With ever-increasing cost constraints, healthcare executives are being forced to make deeper and deeper budget cuts. Because labor is such a large expense, it’s often an area that’s targeted for reductions. However, cutting labor expenses by reducing staffing levels can be ineffective in the long run. In fact, inadequate staffing levels can have far-reaching effects for hospitals and the patients they serve.
After many hospitalizations with my daughter, we’ve learned that discharge planning is one of the most important parts of a hospital stay. Everything needs to be aligned just right for a successful discharge, and it takes a lot of care coordination so that a readmission can be avoided. As a family, we start thinking ahead to discharge day as soon as my daughter is admitted, and we’re always happy when the medical team is on the same page.
When patients aren’t able to receive the care or discharge planning they require the first time around because of low staffing levels, they have a greater risk of being readmitted to the hospital within 30 days. That results in higher costs and increased readmission penalties. In fact, according to an article in HealthLeaders Media’s November 2013 issue, reducing readmissions is the top challenge of 23 percent of medium-sized hospitals.
Staffing correctly requires a delicate balance. Overstaffing incurs unnecessary expenses and understaffing impacts patient outcomes. However, finding the ‘right-staffing’ level is challenging, and it requires matching patients and caregivers based on patient needs and caregiver competencies. Patient acuity and classification tools help hospital decision-makers improve their patient outcomes by optimizing nurses’ patient assignments.
Industry leaders are taking big steps forward with matching patients with the optimal caregivers. For example, the Health Leaders article profiled Memorial Hermann Health System in Houston, showing how they have combated readmissions by expanding the reach of care management. Staff were matched with the right high-risk patients, and care managers were able to create a care plan for these patients who had an increased risk of being readmitted to the health system.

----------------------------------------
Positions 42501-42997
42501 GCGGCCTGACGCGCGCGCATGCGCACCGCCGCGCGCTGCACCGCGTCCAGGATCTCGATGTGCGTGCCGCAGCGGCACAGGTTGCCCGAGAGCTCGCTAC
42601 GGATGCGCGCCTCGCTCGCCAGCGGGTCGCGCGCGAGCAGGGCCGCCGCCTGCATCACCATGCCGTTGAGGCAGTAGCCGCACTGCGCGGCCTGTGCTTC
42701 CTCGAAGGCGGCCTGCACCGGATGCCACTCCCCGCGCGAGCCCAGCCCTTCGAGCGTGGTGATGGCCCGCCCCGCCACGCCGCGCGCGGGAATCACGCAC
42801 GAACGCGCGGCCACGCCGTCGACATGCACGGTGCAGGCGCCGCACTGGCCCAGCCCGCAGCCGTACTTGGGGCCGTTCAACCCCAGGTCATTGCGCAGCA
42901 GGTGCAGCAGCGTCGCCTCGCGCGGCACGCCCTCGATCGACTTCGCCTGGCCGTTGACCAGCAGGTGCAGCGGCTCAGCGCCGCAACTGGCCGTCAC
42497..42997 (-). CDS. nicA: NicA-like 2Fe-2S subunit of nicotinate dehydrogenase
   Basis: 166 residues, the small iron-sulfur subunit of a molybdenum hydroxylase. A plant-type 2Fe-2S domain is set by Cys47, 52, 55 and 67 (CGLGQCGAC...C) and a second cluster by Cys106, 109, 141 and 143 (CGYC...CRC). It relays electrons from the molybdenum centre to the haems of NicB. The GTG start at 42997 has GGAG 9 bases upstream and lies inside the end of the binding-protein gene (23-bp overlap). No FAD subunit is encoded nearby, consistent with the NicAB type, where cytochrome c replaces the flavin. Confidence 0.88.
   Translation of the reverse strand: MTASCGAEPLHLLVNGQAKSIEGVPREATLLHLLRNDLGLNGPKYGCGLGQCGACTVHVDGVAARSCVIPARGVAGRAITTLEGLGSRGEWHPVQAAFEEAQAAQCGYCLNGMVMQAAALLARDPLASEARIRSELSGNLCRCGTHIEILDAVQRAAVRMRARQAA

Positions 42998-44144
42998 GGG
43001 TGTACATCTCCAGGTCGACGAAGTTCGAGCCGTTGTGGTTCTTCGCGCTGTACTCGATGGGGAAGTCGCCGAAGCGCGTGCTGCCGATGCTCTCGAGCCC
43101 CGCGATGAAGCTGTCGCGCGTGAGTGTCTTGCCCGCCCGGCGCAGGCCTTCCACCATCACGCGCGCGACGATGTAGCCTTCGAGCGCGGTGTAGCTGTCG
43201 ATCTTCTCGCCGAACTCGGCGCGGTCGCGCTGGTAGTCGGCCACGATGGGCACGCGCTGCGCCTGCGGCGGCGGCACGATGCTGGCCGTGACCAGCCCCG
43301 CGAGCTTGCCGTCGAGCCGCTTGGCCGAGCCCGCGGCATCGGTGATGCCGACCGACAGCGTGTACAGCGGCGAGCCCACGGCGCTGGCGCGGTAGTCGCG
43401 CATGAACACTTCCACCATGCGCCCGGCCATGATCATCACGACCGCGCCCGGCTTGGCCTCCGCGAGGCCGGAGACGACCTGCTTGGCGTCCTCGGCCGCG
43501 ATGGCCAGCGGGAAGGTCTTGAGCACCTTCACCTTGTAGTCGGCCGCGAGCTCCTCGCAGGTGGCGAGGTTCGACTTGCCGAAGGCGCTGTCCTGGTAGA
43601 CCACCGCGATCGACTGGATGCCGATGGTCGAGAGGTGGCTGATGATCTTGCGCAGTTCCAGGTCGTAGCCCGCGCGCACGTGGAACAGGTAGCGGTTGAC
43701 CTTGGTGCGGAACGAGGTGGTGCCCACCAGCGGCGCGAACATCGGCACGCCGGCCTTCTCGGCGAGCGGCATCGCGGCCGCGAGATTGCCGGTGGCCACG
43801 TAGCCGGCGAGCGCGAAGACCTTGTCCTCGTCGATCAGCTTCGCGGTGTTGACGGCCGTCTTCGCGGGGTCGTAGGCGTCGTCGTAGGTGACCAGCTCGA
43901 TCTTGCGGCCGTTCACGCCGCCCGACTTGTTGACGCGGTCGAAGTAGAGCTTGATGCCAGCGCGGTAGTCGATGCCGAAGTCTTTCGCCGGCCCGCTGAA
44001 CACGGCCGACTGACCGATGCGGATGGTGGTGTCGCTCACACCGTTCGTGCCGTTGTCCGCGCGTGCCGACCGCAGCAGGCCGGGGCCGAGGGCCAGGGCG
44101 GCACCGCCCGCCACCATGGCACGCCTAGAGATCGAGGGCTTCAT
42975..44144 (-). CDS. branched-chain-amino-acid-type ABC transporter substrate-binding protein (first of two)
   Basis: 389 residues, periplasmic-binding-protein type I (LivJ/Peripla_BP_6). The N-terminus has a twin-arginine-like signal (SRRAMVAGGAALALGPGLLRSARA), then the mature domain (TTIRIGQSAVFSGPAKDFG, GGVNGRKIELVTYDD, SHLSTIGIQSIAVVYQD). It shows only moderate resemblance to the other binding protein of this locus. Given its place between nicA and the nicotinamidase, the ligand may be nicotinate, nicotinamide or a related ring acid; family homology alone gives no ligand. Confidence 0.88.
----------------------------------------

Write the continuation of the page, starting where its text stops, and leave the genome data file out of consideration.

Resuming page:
The link between nurse-patient ratios and readmission rates
Common sense tells us that strategies such as patient education, care coordination and discharge planning can help reduce readmissions. Yet, when there aren’t enough nurses, these strategies can fall to the wayside, having a negative impact on readmissions.
The research backs this up. A recent study in Health Affairs found that hospitals with higher nurse staffing were 25 percent less likely to be penalized for hospital readmissions within 30 days than otherwise similar hospitals with lower staffing. Lead author Matthew D. McHugh, associate professor of nursing at the Center for Health Outcomes and Policy Research, School of Nursing, University of Pennsylvania, and a senior fellow at the Leonard Davis Institute of Health Economics, University of Pennsylvania, in Philadelphia and his team analyzed data from the Center for Medicare & Medicaid Services’ Hospital Readmissions Reduction Program (HRRP) for fiscal year 2013 to identify HRRP penalties at 2,976 adult, non-federal and acute care hospitals. Researchers used a matching approach to carry out an “apples to apples” comparison of HRRP penalties between well-staffed hospitals and otherwise similar hospitals with lower staffing levels.
Staffing levels have a similar impact in the pediatric environment. According to a new study by the Cincinnati Children’s Hospital Medical Center, hospitals with a nurse-patient ratio of 1 to 4 were less likely to be readmitted within 15 to 30 days than those hospitals with higher nurse-patient ratios. According to the study, when health systems increase their nurse-patient ratios by 1, or when each nurse is given one more patient, the readmission rate rises by 11 percent. Researchers reviewed data collected from more than 90,000 children in 225 hospitals across the nation to determine if low nurse-patient ratios are detrimental to patient health and contribute to high readmission rates.
“Lower patient-to-nurse ratios hold promise for reducing preventable readmissions by allowing for more effective predischarge monitoring of patient conditions, improving discharge preparation and through enhanced quality improvement success,” said Heather Tubbs-Cooley, a nurse scientist at Cincinnati Children’s Hospital and lead author of the study. “Delivering high-quality patient care requires nurses’ time and attention, and better staffing conditions likely allow nurses to thoroughly complete the clinical care that children and their families need in order to have a successful discharge.”
Both common sense and the evidence reinforce that focusing on staffing levels is worth the effort because it ensures that patients receive the care they need to avoid preventable readmissions. While optimal staffing levels can be difficult to achieve, developing the ability to right-staff consistently and effectively makes sense from both a patient care and financial aspect.
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